What disciple would have made all this up? It is hard to think of any parallels -- the wind-bag sage in Apollonius of Tyana is treated with almost universal adulation, as is the "Jesus" of the Gnostic texts. The Gospels, in this regard, seem raw to the touch with uncensored reportage.

(7) Emotions Many ancient writers, both in the Greco-Roman and Chinese worlds, were leary of honestly depicting the emotions of their heroes. (So, of course, are many Hollywood screenwriters -- which is how Arnold Schwarteneggar became an actor!) One way the early records about Confucius persuade us of their honesty, is by recording the raw emotions of the teacher: "If I have in any way done wrong, may Heaven reject me! May Heaven reject me!" "When the Master was in Chi (note: the large state to the north) and heard the Shao music, for three months he was unconscious of the taste of meat. 'I did not imagine,' he said, 'That music had reached such perfection as this!'" "When Yan Yuan died the Master said, 'Alas! Heaven has bereft me!'"

The Gospels confront us even more powerfully with raw human emotion. (By contrast to the Gnostics, where Jesus is a cosmic stick figure.) Jesus shows his feelings naturally, and without apology. Despite the bold authority with which he spoke, his eyes were not focused on himself. He did not project "death-like serenity" or "austere severity" like some gurus. Nor, like others, did he brag.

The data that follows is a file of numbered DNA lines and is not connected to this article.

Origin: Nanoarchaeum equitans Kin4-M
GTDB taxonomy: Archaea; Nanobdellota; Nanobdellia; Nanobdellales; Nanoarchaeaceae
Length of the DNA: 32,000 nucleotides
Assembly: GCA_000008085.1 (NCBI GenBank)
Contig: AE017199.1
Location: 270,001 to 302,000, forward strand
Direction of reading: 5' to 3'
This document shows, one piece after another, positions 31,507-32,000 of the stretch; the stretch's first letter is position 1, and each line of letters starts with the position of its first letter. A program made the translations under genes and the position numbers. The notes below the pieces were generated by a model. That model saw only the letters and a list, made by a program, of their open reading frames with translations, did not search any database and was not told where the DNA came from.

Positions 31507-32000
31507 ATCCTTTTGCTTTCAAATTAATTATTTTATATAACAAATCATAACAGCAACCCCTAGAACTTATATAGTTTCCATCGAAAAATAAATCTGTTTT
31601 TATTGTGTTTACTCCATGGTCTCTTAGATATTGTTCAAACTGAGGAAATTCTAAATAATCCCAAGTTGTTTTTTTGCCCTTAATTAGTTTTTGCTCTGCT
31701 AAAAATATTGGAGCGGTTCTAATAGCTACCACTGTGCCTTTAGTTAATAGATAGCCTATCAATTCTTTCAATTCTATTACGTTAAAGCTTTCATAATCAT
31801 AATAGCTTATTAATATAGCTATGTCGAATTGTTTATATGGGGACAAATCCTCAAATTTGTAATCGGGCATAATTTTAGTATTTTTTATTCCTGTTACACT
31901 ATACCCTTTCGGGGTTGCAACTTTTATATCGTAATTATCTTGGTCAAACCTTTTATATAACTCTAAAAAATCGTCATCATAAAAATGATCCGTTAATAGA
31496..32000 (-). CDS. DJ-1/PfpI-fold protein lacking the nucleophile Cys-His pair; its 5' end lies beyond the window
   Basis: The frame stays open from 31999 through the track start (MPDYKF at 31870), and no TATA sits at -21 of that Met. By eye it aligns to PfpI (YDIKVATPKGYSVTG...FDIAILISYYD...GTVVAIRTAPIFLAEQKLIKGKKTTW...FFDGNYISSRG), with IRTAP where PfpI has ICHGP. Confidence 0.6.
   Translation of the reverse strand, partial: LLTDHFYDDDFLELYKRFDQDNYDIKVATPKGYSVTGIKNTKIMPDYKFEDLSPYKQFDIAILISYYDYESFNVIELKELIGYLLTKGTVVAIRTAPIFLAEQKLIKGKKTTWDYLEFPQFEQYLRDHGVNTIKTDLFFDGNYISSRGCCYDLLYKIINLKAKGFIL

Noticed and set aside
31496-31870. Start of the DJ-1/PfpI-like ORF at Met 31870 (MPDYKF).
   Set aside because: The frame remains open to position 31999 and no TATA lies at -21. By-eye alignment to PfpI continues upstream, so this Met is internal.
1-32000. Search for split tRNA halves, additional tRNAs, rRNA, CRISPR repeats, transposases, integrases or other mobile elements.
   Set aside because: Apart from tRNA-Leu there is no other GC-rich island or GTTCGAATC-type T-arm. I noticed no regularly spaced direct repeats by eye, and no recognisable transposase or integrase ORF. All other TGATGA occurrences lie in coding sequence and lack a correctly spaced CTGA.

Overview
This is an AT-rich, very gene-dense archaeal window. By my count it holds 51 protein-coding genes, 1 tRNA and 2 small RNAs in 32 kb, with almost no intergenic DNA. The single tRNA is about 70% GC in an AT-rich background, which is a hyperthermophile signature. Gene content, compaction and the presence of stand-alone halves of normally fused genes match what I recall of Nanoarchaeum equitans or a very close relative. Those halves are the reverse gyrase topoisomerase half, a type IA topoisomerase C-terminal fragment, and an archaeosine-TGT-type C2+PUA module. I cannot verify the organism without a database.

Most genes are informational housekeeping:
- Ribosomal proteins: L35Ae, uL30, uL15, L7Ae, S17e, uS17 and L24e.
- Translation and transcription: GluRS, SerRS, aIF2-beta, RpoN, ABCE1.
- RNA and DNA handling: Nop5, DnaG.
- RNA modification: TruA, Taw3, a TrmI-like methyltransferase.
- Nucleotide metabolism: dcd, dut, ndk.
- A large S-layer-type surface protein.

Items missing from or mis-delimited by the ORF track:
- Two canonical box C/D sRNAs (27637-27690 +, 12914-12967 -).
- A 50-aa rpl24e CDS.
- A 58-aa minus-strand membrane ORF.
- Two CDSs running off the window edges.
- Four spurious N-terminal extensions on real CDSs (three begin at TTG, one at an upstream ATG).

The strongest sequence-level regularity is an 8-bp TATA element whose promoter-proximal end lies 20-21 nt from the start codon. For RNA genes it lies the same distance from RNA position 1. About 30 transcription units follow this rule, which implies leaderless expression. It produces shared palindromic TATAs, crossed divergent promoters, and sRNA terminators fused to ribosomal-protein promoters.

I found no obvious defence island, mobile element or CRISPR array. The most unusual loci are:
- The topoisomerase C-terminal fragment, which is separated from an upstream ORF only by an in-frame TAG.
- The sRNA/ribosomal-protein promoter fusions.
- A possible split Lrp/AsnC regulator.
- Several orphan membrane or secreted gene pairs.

Jesus was never blase or incurious. He asked, "Who touched me?" He felt pity, became indignant, showed anger, expressed frustration, and displayed delight, joy, and sorrow. . Thomas Cahill complains that Luke "consistently omits" the emotions of Jesus. But in that Gospel, Jesus weeps over Jerusalem. He prays "in agony" in the Garden of Eden, until sweat pours down his back. Passion is often implicit in his words: "Was no one found to return and give thanks to God but this foreigner?" "Blessed are the eyes that see what you see!" "Simon, Simon, Satan has asked permission to sift all of you like wheat, but I have prayed for you that your faith may not fail." Jesus' stories, like the Prodigal Son and the Good Samaritan, are intense in their feelings. . A good modern novelist can make up realistic emotions, of course. But can anyone point to a genuine parallel in the fiction of the ancient world?

(8) Unique quality A wise man does not build his house on sand, nor can a great civilization rest on shaky epigrams. On close consideration, though sometimes his teachings border on platitude, the sayings of Confucius surprise us by their very humility and common sense. Later scholars exagerrated his teachings or ignored the fine balance he found. Confucius' sayings, while not unmatched, and sometimes prosaic, are sensible, and played a mostly positive role in East Asian civilization.

Reading later Confucius literature, such as the Book of Rites, it is hard to imagine any Confucian scholar making up these sayings. They are too personal, too humble, too sensible, and too balanced, for a second-teer scribe to invent.

While some of it is puzzling or off-putting, overall, the quality of teachings given in the Gospels is far more astonishing. "No one ever taught like this man." Even after 2000 years, this anonymous voice in the crowd offers what seems a mild statement of the obvious, as true to the words that prompted it as every other crowd response in the Gospels.